BIRMINGHAM – Alabama Community College System Chancellor Jimmy H. Baker visited Jefferson State’s Shelby-Hoover Campus on Monday, Nov. 2, for a conversation with college administrators and community leaders about the ASPIRE 2030 initiative.
ASPIRE 2030, a system-wide initiative to inspire community-focused strategic planning for capital improvement projects, was launched in June.
Baker said he believes the Alabama Community College System can be a catalyst for positive change in the state.
“The Community College System, if we do our job, and we are going to, is the best tool we have to change the state,” Baker said. “We must find a way in this state to upskill a significant population if we’re ever going to be the kind of state we want to be.”
Jefferson State President Keith Brown told Baker that three committees have been involved in formulating the college’s plan, which will include proposals for capital projects. Nine meetings so far have been held as part of the effort.
“The acronym ASPIRE (Achieving System-wide Potential through Increased Resources and Engagement) aptly captures the initiative’s intent—for our system to realize its potential for improving Alabama through strategic investments in local college projects; projects that will engage the local community, strengthen relationships with key stakeholders, better align services to business and industry needs and, ultimately, increase student success,” Baker wrote in a memo announcing the initiative.
Baker is visiting the colleges in the system for conversations about ASPIRE. Attendees at the Jefferson State meeting included representatives of Shelby County, the city of Hoover, Shelby County Schools, 58 INC., the Chilton County Industrial Development Board, St. Clair Economic Development, the Birmingham Education Foundation, The Women’s Fund of Greater Birmingham, the Jefferson State Student Government Association and more.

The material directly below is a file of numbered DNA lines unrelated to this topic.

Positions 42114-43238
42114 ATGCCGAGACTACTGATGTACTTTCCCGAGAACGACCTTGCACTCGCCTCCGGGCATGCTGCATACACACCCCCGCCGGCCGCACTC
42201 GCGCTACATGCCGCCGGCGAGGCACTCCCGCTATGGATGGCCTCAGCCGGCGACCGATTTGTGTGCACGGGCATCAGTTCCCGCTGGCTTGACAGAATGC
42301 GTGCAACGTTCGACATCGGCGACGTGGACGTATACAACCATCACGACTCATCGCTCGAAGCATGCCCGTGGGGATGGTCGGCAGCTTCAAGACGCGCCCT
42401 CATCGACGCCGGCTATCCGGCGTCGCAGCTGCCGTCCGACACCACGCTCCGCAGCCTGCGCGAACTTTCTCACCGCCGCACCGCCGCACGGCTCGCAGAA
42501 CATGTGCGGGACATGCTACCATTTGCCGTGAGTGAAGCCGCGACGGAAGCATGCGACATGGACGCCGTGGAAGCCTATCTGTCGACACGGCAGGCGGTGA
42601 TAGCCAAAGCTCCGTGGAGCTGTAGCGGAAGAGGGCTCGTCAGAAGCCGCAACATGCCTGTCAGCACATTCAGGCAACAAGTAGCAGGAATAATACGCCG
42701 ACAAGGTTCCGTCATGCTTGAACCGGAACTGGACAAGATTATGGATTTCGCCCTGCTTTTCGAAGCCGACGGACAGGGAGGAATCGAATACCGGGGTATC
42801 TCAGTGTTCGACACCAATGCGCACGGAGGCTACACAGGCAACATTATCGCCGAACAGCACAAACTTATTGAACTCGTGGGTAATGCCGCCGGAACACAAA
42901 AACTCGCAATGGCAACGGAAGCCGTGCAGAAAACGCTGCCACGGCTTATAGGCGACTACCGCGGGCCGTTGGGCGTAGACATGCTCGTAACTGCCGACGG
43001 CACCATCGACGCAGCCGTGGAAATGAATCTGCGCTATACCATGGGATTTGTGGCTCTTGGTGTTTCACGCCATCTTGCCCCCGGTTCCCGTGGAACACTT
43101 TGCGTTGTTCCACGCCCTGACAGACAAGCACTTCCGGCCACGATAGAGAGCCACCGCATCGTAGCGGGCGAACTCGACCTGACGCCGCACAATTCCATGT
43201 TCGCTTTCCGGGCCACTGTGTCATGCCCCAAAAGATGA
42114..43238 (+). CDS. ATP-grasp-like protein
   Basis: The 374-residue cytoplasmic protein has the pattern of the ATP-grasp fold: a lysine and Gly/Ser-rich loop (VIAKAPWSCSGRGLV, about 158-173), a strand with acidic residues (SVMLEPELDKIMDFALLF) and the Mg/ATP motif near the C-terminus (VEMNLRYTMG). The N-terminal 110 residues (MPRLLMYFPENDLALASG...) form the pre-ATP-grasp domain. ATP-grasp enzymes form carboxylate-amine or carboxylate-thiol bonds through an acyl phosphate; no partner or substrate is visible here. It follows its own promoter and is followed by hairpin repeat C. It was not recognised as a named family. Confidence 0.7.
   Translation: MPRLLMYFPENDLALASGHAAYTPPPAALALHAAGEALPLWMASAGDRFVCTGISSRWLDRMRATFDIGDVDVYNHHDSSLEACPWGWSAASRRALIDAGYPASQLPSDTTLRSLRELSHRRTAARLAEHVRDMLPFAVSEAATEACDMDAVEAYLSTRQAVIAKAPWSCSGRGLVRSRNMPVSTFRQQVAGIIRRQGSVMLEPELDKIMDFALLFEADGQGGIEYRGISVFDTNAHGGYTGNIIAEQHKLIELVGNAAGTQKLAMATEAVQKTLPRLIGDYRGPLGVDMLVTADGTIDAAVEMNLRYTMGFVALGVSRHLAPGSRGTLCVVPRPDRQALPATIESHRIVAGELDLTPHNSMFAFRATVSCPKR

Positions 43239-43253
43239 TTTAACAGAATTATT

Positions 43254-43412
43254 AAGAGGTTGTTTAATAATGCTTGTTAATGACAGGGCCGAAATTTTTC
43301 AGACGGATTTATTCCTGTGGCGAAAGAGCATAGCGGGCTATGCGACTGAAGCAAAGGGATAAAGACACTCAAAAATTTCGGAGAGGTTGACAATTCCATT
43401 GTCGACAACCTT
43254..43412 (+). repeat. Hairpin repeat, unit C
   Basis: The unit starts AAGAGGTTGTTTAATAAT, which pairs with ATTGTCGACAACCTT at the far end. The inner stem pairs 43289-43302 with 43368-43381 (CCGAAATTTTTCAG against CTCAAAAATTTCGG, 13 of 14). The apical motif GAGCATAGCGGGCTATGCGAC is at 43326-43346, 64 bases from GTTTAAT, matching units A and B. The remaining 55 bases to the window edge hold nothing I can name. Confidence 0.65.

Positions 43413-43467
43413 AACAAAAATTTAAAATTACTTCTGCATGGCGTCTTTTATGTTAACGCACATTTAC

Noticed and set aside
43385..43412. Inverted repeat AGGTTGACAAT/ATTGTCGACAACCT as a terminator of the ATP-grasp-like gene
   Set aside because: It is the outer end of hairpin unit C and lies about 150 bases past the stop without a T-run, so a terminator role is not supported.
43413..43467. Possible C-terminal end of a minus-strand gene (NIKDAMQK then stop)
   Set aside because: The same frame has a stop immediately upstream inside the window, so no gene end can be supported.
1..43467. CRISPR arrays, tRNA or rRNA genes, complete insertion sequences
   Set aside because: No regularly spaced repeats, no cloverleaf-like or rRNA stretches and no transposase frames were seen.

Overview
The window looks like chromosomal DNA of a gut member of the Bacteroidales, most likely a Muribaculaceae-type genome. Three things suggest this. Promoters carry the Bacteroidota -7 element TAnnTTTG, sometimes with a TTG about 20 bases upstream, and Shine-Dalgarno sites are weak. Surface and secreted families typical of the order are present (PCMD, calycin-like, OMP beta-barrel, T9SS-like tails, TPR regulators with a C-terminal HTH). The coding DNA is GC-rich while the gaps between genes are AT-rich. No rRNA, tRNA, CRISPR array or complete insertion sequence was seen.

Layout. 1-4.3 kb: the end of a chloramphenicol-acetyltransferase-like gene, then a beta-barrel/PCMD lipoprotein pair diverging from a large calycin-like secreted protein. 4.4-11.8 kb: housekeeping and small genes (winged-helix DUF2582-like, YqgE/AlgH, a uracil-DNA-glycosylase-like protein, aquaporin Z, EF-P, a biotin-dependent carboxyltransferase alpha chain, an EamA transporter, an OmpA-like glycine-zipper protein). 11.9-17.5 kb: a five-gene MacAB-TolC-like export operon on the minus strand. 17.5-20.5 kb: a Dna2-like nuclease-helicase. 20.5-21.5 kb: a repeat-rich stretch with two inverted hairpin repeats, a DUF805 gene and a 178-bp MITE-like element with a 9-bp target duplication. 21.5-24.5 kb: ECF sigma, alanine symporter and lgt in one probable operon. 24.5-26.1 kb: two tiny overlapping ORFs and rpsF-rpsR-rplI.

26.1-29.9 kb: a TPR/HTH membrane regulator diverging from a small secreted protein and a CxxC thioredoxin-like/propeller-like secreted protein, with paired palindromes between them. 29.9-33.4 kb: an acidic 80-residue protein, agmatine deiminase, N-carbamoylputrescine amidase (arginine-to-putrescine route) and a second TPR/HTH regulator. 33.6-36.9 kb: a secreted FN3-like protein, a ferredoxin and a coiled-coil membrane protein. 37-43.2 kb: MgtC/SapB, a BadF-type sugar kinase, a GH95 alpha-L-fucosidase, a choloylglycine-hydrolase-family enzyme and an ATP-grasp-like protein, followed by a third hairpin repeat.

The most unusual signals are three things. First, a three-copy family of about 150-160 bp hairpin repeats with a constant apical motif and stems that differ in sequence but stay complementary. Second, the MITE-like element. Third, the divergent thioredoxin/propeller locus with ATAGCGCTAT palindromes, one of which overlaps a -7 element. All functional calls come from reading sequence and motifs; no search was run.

Attendees praised the responsiveness and cooperation Of Jefferson State staff, including the partnership for the construction of a new Welding Center at the Shelby-Hoover Campus.
“We’re excited about how this project will meet the needs of our community going forward,” Shelby County Manager Chad Scroggins said.
Another recent example of collaboration that was discussed was the formation of a new Lineworker Program in conjunction with Alabama Power.
“Jefferson State is really the gold standard,” said Melanie Bridgeforth, director of The Women’s Fund of Greater Birmingham.
Other topics of discussion included communicating the system’s mission to community stakeholders, facilitating dual enrollment.
“I really do feel we’ve just hit the tip of the iceberg and there is a lot more opportunities for us,” Vice President for Student Affairs Mike Hobbs said.
Brown said there are lessons to be learned from the coronavirus pandemic that can benefit the college and its students in the future.
“We need to deliver services that are convenient,” Brown said.